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Translations of
English equanimity,
Pali upekkhā (उपेक्ख)
Sanskrit upekṣā (उपेक्ष)
(rōmaji: Sha)
Khmer ឧបេក្ខា
Tibetan བཏང་སྙོམས་
(THL: tang nyom;
WYL: btang snyoms
Paramita icon 125px.png
Upekkha is one of the six (or ten)

Upekkhā (Pali; Sanskrit: upekṣā), is most commonly translated as "equanimity". It is also translated as "equilibrium", "serenity", etc.

Upekkha (upeksa) is identified as:



Bhikkhu Bodhi states:

“The real meaning of upekkha is equanimity, not indifference in the sense of unconcern for others. As a spiritual virtue, upekkha means stability in the face of the fluctuations of worldly fortune. It is evenness of mind, unshakeable freedom of mind, a state of inner equipoise that cannot be upset by gain and loss, honor and dishonor, praise and blame, pleasure and pain. Upekkha is freedom from all points of self-reference; it is indifference only to the demands of the ego-self with its craving for pleasure and position, not to the well-being of one's fellow human beings. True equanimity is the pinnacle of the four social attitudes that the Buddhist texts call the 'divine abodes': boundless loving-kindness, compassion, altruistic joy, and equanimity. The last does not override and negate the preceding three, but perfects and consummates them.”[1]


In the Theravada tradition, Upekkha as identified in the following contexts:

Within the Four Divine Abodes

Upekkha is one of the Four Divine Abodes (brahmavihara), which are purifying mental states capable of counteracting the defilements of lust, aversion and ignorance. As a brahmavihara, it is also one of the forty traditionally identified subjects of Buddhist meditation (kammatthana).

Within the context of the Four Divine Abodes:

  • The "far enemy" of Upekkha is greed and resentment, mind-states in obvious opposition. The "near enemy" (quality which superficially resembles Upekkha but is in fact more subtly in opposition to it), is (cold) indifference or apathy: one is not neutral after having engaged deeply with the wordly winds, but due to having closed oneself off to many emotions related to these worldly winds. [2][3]

Within the Seven Factors of Enlightenment

In the context of the seven factors of Enlightenment:

  • To practice true upekkha is to be unwavering or to stay neutral in the face of the eight vicissitudes of life, also known as the eight worldly winds or eight worldly conditions: loss and gain, good-repute and ill-repute, praise and censure, and sorrow and happiness (the Attha Loka Dhamma).[4]

Five factors related to the first jhana -- medition on the breath

Ajaan Lee Dhammadharo describes the mental factors related to the first jhana within the contexts of meditation on the breath.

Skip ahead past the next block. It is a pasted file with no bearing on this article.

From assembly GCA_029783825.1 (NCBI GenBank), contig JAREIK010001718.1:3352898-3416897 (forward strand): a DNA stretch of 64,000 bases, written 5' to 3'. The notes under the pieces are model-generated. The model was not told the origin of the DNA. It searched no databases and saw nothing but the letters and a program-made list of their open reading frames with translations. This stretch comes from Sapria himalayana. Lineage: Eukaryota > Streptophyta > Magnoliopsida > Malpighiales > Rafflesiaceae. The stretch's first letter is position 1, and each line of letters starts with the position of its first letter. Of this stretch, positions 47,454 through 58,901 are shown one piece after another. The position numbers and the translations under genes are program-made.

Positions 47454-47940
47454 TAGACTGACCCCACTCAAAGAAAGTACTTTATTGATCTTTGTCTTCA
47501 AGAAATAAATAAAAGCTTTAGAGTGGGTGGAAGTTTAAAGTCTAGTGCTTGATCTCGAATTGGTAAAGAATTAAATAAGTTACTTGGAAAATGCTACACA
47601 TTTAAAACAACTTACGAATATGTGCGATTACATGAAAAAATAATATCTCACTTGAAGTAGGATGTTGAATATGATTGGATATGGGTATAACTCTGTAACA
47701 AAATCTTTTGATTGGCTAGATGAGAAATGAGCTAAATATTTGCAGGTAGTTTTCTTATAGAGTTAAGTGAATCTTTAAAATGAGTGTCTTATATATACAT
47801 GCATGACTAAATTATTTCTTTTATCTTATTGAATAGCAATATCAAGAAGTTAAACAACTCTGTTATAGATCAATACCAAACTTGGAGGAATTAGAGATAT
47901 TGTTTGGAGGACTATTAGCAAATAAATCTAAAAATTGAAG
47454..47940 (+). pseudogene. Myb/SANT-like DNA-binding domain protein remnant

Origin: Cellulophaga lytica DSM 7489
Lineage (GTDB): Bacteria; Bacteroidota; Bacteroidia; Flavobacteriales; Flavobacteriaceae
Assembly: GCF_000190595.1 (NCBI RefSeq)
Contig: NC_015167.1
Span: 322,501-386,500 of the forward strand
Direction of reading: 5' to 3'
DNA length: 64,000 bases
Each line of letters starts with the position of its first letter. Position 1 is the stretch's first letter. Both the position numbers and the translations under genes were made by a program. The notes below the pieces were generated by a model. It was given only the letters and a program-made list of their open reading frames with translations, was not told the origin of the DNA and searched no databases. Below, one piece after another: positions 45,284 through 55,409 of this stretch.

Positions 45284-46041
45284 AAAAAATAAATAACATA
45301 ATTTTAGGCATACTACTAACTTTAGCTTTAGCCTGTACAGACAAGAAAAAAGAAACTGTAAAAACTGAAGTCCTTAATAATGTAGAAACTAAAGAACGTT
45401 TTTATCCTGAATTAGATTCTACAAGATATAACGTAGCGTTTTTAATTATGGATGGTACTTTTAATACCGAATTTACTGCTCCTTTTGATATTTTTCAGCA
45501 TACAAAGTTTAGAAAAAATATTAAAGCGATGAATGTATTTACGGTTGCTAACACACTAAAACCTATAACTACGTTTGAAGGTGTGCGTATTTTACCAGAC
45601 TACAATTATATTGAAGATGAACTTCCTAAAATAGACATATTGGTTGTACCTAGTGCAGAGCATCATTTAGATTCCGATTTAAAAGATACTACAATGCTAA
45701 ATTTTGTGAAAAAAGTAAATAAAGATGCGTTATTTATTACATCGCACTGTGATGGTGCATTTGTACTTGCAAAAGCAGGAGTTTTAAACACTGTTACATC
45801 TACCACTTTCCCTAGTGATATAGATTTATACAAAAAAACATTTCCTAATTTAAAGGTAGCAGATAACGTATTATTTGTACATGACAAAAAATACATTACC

To think of the breath is termed vitakka, directed thought. To adjust the breath and let it spread is called vicara, evaluation. When all aspects of the breath flow freely throughout the body, you feel full and refreshed in body and mind: This is piti, rapture. When body and mind are both at rest, you feel serene and at ease: This is sukha, pleasure. And once you feel pleasure, the mind is bound to stay snug with a single preoccupation and not go straying after any others: This is ekaggatarammana, singleness of preoccupation. These five factors form the beginning stage of Right Concentration.[5]


Mental factor - definition

Upekṣā (Sanskrit) is identified as one of the eleven virtuous mental factors within the Mahayana Abhidharma teachings.

The Abhidharma-samuccaya states:

What is equanimity? It is it mind which abides in the state of non-attachment, non-hatred, and non-deludedness coupled with assiduousness. It is quite dissimilar to it state that gives rise to emotional instability. It is it state where mind remains what it is-a state of being calm and it spontaneous presence of mind. Its function is not to provide occasions for emotional instability.[6]

The Khenjuk states:

Equanimity is the mind resting naturally, free from attachment, anger and delusion. Its function is to avoid giving occasion for the disturbing emotions [to occur in one's stream-of-being].[7]

StudyBuddhism states:

Equilibrium (btang-snyoms) or serenity is a mental factor that, while remaining in a state of detachment, imperturbability, lack of naivety, and joyful perseverance, allows the mental activity to remain effortlessly undisturbed, without flightiness or dullness, in a natural state of spontaneity and openness.[8]

Similarity with Greek concepts

Similar terms within Greek philosophy are:

See also


  1. "Bodhi (1998)". Accesstoinsight.org. 2010-06-05. Retrieved 2013-10-07. 
  2. Buddhagosha, 'Vishudimagga' Section 2.101
  3. http://www.insightmeditationcenter.org/books-articles/dhamma-lists/]
  4. "The Seven Factors of Enlightenment". Accesstoinsight.org. 2011-06-16. Retrieved 2013-10-07. 
  5. Access to insight icon 50px.png Keeping the Breath in Mind
  6. Guenther (1975), Chapter: Equanimity
  7. Kunsang (2004), p. 24.
  8. StudyBuddhism icon 35px.png Primary Minds and the 51 Mental Factors


  • Guenther, Herbert V. & Leslie S. Kawamura (1975), Mind in Buddhist Psychology: A Translation of Ye-shes rgyal-mtshan's "The Necklace of Clear Understanding". Dharma Publishing. Kindle Edition.
  • Kunsang, Erik Pema (translator) (2004). Gateway to Knowledge, Vol. 1. North Atlantic Books.

External links

This article uses material from Upekkha on Wikipedia (view authors). License under CC BY-SA 3.0. Wikipedia logo